By Kelley Weiss

DAVIS, Calif., Aug 18, 2016 – UC Davis researchers were faced with a challenge in 2012 to help Whiskey, a dog from San Francisco with a significant jaw tumor. This case helped inspire a partnership between the Department of Biomedical Engineering and the School of Veterinary Medicine, which created new technology to regrow the dog’s diseased jaw.

Using 3D-printing to create a model of the dog’s entire skull, the team developed and perfected the surgical approach. This entailed removing about half of Whiskey’s lower jawbone and replacing it with a titanium scaffolding and a sponge-like biomaterial infused with a bioactive agent to stimulate new cells to regenerate the jawbone.

Photo: (left to right): Steven Lucero, Jerry Hu, Kyriacos Athanasiou, Marc Facciotti, Andrew Yao.

Photo: (left to right): Steven Lucero, Jerry Hu, Kyriacos
Athanasiou, Marc Facciotti, Andrew Yao.

This collaboration laid the groundwork for the UC Davis Translating Engineering Advanced Manufacturing (TEAM) facility. Distinguished Professor Kyriacos A. Athanasiou, of the Department of Biomedical Engineering and Department of Orthopaedic Surgery, is the director of TEAM. He says the biomedical technology used to regenerate Whiskey’s jaw was a preview of what was to come.

“This approach allowed us to develop and try the surgical approach fully in the laboratory, and not in the operating room, to treat veterinary patients. The success has then allowed us to translate this approach into human medical use,” Athanasiou says.


Since its debut two years ago, the 2,300-square-foot facility has been an integral part of UC Davis biomedical engineering students’ education from their first day until graduation.

Students have access to the lab’s cutting-edge technology even during their first class as freshmen. Professor Jerry Hu, TEAM assistant director, says a great example of student participation is a design challenge event called the Make-a-thon. Students from around California are given 30 hours to design, fabricate and test a prototype that provides a solution to a design challenge.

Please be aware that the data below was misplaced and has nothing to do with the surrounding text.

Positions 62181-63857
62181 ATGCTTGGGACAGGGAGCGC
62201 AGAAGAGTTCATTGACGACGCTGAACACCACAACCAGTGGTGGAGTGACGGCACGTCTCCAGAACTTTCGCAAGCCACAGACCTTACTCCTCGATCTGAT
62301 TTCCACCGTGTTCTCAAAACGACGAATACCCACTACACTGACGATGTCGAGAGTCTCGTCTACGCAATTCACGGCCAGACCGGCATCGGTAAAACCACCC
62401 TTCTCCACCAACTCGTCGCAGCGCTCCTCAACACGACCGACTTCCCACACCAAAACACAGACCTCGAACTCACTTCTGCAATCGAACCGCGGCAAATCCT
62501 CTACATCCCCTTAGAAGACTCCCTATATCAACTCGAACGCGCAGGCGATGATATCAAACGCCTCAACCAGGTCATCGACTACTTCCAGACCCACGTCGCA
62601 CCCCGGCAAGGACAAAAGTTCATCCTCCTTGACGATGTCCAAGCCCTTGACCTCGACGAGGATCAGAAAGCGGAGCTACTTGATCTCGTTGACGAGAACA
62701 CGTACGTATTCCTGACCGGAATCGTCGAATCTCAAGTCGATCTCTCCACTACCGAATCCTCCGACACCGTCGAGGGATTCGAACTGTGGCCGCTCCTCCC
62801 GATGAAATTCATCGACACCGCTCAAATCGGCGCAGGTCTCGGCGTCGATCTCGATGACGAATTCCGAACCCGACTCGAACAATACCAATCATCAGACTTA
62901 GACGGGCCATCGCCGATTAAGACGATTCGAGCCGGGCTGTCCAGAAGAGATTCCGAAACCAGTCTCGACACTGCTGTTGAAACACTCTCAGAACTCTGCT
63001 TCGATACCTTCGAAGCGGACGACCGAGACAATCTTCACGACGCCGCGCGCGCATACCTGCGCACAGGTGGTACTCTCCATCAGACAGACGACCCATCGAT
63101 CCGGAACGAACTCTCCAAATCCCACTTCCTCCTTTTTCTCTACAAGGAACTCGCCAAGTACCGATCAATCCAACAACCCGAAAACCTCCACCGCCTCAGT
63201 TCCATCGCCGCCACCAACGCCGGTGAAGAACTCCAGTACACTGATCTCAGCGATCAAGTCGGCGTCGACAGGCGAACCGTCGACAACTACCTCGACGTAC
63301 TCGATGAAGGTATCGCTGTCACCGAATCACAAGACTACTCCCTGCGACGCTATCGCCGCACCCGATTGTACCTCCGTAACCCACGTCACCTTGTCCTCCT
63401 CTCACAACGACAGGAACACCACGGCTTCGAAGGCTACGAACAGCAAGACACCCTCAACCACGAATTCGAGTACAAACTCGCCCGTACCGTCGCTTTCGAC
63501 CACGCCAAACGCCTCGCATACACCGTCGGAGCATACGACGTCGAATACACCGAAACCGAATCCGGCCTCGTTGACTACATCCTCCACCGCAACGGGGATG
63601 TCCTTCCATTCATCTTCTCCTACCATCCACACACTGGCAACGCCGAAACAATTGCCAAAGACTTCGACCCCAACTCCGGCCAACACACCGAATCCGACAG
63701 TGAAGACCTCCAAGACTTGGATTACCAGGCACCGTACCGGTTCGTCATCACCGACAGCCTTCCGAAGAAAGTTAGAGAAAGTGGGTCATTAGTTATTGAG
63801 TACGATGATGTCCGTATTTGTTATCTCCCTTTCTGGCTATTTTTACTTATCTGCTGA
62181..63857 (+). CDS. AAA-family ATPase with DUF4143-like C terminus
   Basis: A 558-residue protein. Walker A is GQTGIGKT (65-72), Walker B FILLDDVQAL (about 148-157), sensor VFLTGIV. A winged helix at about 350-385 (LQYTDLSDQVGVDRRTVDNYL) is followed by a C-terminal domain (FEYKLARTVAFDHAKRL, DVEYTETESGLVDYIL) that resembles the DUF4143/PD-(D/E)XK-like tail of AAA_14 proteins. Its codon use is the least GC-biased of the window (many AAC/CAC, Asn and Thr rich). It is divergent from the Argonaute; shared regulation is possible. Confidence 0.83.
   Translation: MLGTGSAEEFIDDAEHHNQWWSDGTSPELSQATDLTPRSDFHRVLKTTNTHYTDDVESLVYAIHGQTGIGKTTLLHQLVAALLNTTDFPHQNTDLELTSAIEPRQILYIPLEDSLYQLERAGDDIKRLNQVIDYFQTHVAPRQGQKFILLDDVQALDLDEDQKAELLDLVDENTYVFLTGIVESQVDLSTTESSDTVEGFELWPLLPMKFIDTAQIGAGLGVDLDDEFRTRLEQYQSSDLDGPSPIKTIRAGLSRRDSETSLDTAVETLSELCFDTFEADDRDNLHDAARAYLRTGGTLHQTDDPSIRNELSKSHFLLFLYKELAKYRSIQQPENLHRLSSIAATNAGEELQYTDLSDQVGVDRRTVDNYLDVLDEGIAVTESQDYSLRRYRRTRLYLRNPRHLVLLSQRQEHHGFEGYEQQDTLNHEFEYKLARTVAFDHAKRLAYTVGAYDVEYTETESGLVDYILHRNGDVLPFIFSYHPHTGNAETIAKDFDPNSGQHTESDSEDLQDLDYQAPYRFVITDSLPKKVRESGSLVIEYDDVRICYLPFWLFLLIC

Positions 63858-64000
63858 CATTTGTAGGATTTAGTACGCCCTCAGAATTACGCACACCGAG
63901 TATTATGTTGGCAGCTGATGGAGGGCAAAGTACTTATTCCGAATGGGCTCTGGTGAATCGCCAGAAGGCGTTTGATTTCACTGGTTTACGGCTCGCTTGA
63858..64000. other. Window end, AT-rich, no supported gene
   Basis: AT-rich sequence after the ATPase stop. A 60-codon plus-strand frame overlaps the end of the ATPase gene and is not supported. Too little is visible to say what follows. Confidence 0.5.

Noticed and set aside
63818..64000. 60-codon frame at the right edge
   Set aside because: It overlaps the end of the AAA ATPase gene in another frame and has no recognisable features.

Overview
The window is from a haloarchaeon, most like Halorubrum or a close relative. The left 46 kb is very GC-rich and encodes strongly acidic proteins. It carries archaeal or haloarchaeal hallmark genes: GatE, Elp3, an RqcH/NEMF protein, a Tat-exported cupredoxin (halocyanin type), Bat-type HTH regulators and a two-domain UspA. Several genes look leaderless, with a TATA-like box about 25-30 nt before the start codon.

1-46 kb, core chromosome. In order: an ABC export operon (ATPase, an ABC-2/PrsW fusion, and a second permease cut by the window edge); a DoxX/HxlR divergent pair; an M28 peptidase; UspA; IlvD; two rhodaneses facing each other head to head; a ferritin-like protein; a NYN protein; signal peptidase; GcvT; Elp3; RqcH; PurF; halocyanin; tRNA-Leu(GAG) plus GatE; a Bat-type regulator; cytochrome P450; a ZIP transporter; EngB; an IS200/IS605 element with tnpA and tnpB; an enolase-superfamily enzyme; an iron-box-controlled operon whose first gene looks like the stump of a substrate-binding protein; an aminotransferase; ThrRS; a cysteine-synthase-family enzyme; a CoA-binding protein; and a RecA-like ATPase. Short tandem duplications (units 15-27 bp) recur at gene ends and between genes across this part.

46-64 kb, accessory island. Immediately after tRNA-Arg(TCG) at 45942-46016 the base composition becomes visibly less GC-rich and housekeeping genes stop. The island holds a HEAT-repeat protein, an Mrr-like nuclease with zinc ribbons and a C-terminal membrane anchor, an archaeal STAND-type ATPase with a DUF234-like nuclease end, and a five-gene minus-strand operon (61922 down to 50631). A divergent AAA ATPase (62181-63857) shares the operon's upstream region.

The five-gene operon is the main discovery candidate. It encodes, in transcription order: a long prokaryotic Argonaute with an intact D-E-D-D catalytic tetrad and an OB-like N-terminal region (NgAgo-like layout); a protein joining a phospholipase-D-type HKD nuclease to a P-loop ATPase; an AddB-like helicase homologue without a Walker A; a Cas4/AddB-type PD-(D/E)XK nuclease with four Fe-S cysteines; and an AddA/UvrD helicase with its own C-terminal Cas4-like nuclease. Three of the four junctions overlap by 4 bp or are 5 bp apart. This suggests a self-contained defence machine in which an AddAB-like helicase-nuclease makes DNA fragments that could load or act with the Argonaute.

“People learn in different ways and we kind of neglect touch as a way of learning,” Hu says. “But having a prototype in your hand creates a lot of excitement.”

The first Make-a-thon started in 2014, and the event brought together academic mentors as well as industry representatives and venture capitalists. The challenge was to create a device to help veterinarians analyze a devastating fungus infecting bats. The Make-a-thon premiere was a big success, Hu says, and was featured in Popular Science.

This year students designed adjustable eyeglass frames to better utilize lenses donated to people in developing countries. In coming years Hu hopes the Make-a-thon will grow into a national event.


The TEAM facility enables students to use the skills they acquire in the College of Engineering to build new devices and technology.

Andrew Yao, manager of TEAM’s Molecular Prototyping and BioInnovation Lab, is helping students create a low-cost fluorometer.

These devices, which measure light output signals from cells, are a staple of most science labs, but many teachers can’t afford them. So, UC Davis students are developing a way for cell phones to operate as fluorometers.

The UC Davis Translating Engineering Advanced Manufacturing (TEAM) facility.

The UC Davis Translating Engineering Advanced Manufacturing (TEAM) facility.

“These devices are typically $20,000 or more,” Yao says. “Our students are trying to make a device that a high school teacher can afford for 20 bucks.”

UC Davis students are also putting their ideas to the test in competitions. For example, UC Davis students developed a simple, cost-effective enzyme-based biosensor to detect rancid olive oil. Their “OliView” device won the grand prize in the 2014 International Genetically Engineered Machines (iGEM) competition.

Professor Marc Facciotti, assistant director of TEAM, says the group created groundbreaking technology in the TEAM lab that integrated electronic and molecular engineering principles.

“They came up with the idea to use a protein that acts as the sensor of what is in the oil and that is then spotted onto a custom-made device that actually reads that signal out to an electrical signal that generates something the user can read,” he says.